While rucking may be effective in burning calories, it will only help you lose weight if you consume less than you burn.
Therefore, eating healthy foods is an essential part of any weight loss program, and no workout can compensate for a healthy diet.
What is an excellent rucking pace?
If the main reason for starting rucking was to escape running completely, then this is not possible.
However, you can run at a slower pace when rucking because of the added weight.
There is no hard and fast rule for determining the ‘golden pace’ for rucking.
It all depends on what is comfortable for you.
Some people have stronger leg muscles and more endurance and may have no issue rucking at a fast pace.
However, if you are not used to rucking, it’s best to start at a jogging pace and build up.
The faster you go, the more calories you will burn.
Remember that the goal of rucking is to get your body in a position where it is uncomfortable.
It can only be done if you are running at a pace that is manageable but painful.
If you are having trouble keeping up with the pace recommended by your fitness trainer, then you might be carrying too much weight.
It is essential to factor this in when deciding on a pace for rucking.
You can also reap the benefits of rucking if you are at a walking pace, so there is no reason not to try out this workout.
Is Rucking bad for your knees?
Some people may feel pain in the knees as a result of rucking.
While this may be irritating, it is pretty standard, primarily if you have never run with weight before.
There may be several reasons for having knee pain.
You may be wearing the wrong type of shoes, or your running form may be poor.
However, the number one reason people experience knee pain while rucking is carrying too much weight.
Always consult a trainer on how much weight you should carry while rucking.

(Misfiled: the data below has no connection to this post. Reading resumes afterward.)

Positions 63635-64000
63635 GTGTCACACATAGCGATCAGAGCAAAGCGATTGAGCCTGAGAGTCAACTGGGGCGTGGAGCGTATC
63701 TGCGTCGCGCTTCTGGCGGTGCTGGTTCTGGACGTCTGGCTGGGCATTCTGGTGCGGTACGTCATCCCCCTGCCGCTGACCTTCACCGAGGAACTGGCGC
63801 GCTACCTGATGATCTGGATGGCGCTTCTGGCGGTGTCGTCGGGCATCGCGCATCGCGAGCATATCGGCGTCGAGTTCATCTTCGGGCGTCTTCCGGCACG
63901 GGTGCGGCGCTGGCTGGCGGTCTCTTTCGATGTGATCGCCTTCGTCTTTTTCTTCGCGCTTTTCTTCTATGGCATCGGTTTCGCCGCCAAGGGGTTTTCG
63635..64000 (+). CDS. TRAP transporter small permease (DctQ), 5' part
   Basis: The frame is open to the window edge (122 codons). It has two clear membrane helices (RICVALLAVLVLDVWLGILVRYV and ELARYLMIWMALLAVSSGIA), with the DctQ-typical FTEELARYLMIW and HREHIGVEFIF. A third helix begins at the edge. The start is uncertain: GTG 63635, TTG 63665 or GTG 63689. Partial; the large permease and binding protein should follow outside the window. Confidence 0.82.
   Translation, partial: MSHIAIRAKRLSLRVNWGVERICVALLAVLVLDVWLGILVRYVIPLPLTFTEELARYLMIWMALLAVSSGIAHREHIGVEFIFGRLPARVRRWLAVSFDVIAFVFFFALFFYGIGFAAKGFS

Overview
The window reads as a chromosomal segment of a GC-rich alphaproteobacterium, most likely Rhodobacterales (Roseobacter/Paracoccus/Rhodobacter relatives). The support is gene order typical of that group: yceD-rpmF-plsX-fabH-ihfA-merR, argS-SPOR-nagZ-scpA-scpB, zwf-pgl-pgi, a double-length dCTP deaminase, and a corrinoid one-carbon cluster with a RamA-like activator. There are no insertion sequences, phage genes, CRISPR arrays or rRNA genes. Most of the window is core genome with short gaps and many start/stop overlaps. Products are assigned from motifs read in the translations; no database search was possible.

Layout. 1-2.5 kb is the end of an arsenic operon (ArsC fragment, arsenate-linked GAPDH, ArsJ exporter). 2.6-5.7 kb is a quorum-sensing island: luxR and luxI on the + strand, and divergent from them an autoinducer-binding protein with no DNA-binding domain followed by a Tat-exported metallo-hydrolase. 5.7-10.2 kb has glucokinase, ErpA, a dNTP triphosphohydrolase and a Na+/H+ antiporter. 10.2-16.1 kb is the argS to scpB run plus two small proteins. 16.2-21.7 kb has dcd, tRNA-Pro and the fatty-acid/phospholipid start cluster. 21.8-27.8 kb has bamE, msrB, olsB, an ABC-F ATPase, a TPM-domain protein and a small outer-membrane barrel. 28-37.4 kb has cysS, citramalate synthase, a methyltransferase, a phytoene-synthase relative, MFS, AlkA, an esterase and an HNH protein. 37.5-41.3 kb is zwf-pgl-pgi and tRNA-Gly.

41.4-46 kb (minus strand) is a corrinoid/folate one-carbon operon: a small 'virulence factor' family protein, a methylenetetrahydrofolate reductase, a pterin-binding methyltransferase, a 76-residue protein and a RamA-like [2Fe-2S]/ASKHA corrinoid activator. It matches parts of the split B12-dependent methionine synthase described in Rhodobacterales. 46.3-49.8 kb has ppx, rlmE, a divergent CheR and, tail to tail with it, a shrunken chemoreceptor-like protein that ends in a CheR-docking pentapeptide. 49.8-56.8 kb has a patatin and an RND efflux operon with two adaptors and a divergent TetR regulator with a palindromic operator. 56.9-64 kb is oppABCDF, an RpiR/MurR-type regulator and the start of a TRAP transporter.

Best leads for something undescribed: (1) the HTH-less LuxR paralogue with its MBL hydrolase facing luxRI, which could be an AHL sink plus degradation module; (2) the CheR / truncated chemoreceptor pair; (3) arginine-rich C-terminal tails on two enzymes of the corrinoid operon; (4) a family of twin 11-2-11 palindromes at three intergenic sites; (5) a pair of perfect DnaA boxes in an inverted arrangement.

Remember, it is an endurance and resistance exercise, which is why you don’t need to carry a lot of weight to see results.
More weight can cause damage to your backbone as well. It is similar to lifting too much weight at the gym.
Benefits of Rucking Other Than Weightloss
Rucking is an incredible workout for burning calories or sheds some weight.
However, that’s not the only benefit of this military-grade running.
When you run with a weighted backpack on your shoulder, it leaves certain benefits for your body, mind, and soul.
Here are some of the benefits that you can enjoy from rucking:
- Less Stressful for Body:
When you weigh rucking vs. running, the one thing that makes rucking more tempting is the overall stress on the body.
Unlike running, there is no extra stress on your body.
Although you have a weighted backpack on your shoulder, your one foot always touches the ground in rucking.
As a result, all the stress/tension gets transferred to the ground.
It means that your knees, feet, and joints don’t bear any stress.
- Excellent for Cardio:
If you are a cardio fan, then rucking is your best go-to workout!
A rucking session effectively elevates your heart rate as compared to regular walking or jogging.
It has a positive effect on your heart rate by improving your endurance and overall work capacity.
- Improved Posture:
The last but not the least benefit of rucking is the improved posture.
The weighted backpack pulls up your shoulder and back to the proper alignment and optimal position.
Should you start rucking?
If you want to build up many muscles in your back, core, and legs, you should try rucking.
Many people have experienced remarkable transformations after a few months of rucking.
Simply look at some of the rucking before and after pictures, and you’ll notice the difference it makes.
You can also look at how people have benefited from this exercise by reading some of the comments on the benefits of rucking Reddit or Rucking weight loss Reddit.
At the end of the day, if you want to use rucking to lose weight, you can use a rucking calorie calculator to measure the exact amount of calories burnt.
It is based on how far you ran, the pace at which you ran, and the amount of weight you carried with you.